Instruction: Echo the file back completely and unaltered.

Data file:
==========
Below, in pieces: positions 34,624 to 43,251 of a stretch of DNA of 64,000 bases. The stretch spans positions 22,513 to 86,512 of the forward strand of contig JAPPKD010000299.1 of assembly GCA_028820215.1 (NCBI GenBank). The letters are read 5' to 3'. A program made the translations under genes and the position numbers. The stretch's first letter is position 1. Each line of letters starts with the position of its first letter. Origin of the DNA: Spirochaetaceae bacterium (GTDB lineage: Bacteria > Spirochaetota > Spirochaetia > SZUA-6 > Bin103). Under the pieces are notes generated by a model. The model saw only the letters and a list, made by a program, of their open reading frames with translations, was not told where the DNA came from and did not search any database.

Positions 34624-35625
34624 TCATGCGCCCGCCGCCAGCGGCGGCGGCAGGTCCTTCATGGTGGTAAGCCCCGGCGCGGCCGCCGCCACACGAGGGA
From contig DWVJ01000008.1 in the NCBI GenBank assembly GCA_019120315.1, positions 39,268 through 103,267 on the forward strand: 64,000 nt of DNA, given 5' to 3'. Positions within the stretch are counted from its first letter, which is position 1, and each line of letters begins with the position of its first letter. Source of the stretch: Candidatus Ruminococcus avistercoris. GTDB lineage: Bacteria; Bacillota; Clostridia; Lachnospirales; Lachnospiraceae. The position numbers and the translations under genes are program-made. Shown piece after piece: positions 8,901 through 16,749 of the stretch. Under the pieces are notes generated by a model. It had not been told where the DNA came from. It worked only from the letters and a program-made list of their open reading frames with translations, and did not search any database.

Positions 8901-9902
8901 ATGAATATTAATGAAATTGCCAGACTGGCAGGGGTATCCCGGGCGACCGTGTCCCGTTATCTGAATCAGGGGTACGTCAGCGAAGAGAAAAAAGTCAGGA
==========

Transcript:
Below, in pieces: positions 34,624 to 43,251 of a stretch of DNA of 64,000 bases. The stretch spans positions 22,513 to 86,512 of the forward strand of contig JAPPKD010000299.1 of assembly GCA_028820215.1 (NCBI GenBank). The letters are read 5' to 3'. A program made the translations under genes and the position numbers. The stretch's first letter is position 1. Each line of letters starts with the position of its first letter. Origin of the DNA: Spirochaetaceae bacterium (GTDB lineage: Bacteria > Spirochaetota > Spirochaetia > SZUA-6 > Bin103). Under the pieces are notes generated by a model. The model saw only the letters and a list, made by a program, of their open reading frames with translations, was not told where the DNA came from and did not search any database.

Positions 34624-35625
34624 TCATGCGCCCGCCGCCAGCGGCGGCGGCAGGTCCTTCATGGTGGTAAGCCCCGGCGCGGCCGCCGCCACACGAGGGA
From contig DWVJ01000008.1 in the NCBI GenBank assembly GCA_019120315.1, positions 39,268 through 103,267 on the forward strand: 64,000 nt of DNA, given 5' to 3'. Positions within the stretch are counted from its first letter, which is position 1, and each line of letters begins with the position of its first letter. Source of the stretch: Candidatus Ruminococcus avistercoris. GTDB lineage: Bacteria; Bacillota; Clostridia; Lachnospirales; Lachnospiraceae. The position numbers and the translations under genes are program-made. Shown piece after piece: positions 8,901 through 16,749 of the stretch. Under the pieces are notes generated by a model. It had not been told where the DNA came from. It worked only from the letters and a program-made list of their open reading frames with translations, and did not search any database.

Positions 8901-9902
8901 ATGAATATTAATGAAATTGCCAGACTGGCAGGGGTATCCCGGGCGACCGTGTCCCGTTATCTGAATCAGGGGTACGTCAGCGAAGAGAAAAAAGTCAGGA